James Fresh As A Daisy The Singles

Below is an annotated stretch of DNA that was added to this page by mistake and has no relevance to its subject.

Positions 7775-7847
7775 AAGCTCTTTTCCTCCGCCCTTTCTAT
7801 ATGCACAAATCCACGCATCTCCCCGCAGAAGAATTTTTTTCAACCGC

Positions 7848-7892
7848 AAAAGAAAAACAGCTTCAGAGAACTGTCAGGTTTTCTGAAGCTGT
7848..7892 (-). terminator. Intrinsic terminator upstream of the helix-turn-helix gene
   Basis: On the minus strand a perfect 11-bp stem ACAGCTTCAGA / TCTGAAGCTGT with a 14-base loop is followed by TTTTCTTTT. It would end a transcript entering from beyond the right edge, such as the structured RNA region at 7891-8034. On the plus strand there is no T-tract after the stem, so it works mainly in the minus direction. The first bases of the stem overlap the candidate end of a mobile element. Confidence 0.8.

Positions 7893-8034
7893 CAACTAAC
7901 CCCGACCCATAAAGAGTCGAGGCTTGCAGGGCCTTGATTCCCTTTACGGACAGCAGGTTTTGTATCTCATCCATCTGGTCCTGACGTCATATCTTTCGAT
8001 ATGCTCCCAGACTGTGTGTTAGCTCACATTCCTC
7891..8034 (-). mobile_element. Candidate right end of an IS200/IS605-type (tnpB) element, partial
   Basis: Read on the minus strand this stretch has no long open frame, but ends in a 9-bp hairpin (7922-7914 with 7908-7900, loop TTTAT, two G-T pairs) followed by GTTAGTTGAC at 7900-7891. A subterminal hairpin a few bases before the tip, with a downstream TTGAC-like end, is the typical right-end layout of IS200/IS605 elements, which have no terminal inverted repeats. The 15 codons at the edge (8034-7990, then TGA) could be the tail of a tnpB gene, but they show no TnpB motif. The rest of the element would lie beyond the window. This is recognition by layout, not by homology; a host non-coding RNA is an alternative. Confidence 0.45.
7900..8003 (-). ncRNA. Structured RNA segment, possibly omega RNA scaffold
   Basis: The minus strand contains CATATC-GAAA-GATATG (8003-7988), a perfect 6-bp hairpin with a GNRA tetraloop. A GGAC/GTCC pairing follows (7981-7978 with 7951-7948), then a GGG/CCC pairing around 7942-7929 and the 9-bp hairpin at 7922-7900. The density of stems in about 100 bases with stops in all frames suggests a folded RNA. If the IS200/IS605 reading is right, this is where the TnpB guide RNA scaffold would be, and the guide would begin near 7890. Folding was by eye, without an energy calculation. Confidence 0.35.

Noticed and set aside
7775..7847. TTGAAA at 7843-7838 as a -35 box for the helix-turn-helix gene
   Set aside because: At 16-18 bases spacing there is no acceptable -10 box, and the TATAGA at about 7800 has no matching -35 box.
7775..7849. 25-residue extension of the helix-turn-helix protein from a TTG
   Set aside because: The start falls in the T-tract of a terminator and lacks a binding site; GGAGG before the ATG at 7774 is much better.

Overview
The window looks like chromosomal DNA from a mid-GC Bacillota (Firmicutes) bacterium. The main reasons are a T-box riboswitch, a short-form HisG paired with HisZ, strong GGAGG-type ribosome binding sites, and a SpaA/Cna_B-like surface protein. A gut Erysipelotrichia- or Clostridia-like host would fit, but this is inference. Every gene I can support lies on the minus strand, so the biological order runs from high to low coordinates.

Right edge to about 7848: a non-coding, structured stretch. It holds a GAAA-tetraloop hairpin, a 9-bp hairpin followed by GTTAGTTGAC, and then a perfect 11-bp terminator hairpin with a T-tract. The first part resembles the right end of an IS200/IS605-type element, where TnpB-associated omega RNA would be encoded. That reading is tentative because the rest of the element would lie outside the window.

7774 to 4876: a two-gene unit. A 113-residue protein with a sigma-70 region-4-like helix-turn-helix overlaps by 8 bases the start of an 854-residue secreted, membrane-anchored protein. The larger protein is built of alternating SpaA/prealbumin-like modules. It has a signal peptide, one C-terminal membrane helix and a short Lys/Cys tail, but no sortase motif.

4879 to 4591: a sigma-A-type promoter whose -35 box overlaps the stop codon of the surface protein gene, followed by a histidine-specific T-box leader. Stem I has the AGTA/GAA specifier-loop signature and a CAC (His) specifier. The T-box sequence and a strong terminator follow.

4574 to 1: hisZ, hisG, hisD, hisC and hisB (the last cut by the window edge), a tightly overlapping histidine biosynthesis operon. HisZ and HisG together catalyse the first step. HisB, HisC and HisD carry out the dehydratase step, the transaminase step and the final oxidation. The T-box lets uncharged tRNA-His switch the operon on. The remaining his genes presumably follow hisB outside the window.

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James became an institution on the British alternative music scene during the ’80s and ’90s thanks to their catchy songwriting and intelligent lyrics. Early in their career, they were praised by the likes of Morrissey and even crashed the acid house-inspired “baggy” scene with the baggy-inspired Sit Down, a hit that helped catapult them to massive fame. Buoyed by the success of that track, however, the band became more experimental and eclectic, changing their sound and creating a unique template for success in Tim Booth’s distinct vocal style and delivery – not to mention his physical prowess in live form. Hits came in the form of the epic Sound, the euphoric Ring The Bells, the anthemic Tomorrow and Destiny Calling and the enchanting change of pace that marked the lush romanticism of Just Like Fred Astaire. Unfortunately, the band decided to split as they seemed to be going from strength to strength, citing solo ambitions as the reason to part company. A farewell tour was memorably delivered but tinged with sadness at the loss of a band that was continually willing to push their sound forward and do something different on the mainstream indie scene. That was 2001 and six years later they’ve decided to reform, hit the road and record some new material. But as a reminder of the story so far, they’ve put out another greatest hits compilation (to rival 1998’s Best Of) in the form of the double CD Fresh As A Daisy: The Singles. As its name suggests, this is all about the hits rather than the personal favourites and picks up the story of the whole career – from early take-notice offerings Folklore and If Things Were Perfect to the songs that defined their biggest successes. What’s most striking about the songs (particularly during the second CD) is just how timeless many of them are. Whereas a lot of “baggy” tracks contain a retro glow that keeps them rooted in the era, a lot of James’ work seems to transcend such boundaries. Sit Down does sound dated and was even rubbished by the band themselves as one of their least favourite recordings – but songs like Sound, Ring The Bells, Born of Frustration and the beautifully under-rated Say Something continue to sound as fresh and inspired as they were way back when… And it’s only through listening to an extensive compilation such as this that you begin to realise how many hits James delivered, from the easy sing-along value of live favourites such as Destiny Calling, Laid and Come Home to the more thoughtful moments such as She’s A Star and Getting Away With It (All Messed Up). Of the two new tracks, Who Are You? expertly combines the vocal theatrics of songs like Sound with an altogether grittier guitar sound to produce a song easily capable of appealing to both their existing following and the uninitiated, and Chameleon is a clever stop-start track that’s delivered with verve. So, whether you’re intending to buy it as a reminder of memories old, or trying to discover what the fuss is all about, or even just playing catch up, Fresh As A Daisy (clever name) is well worth a place in anyone’s record collection.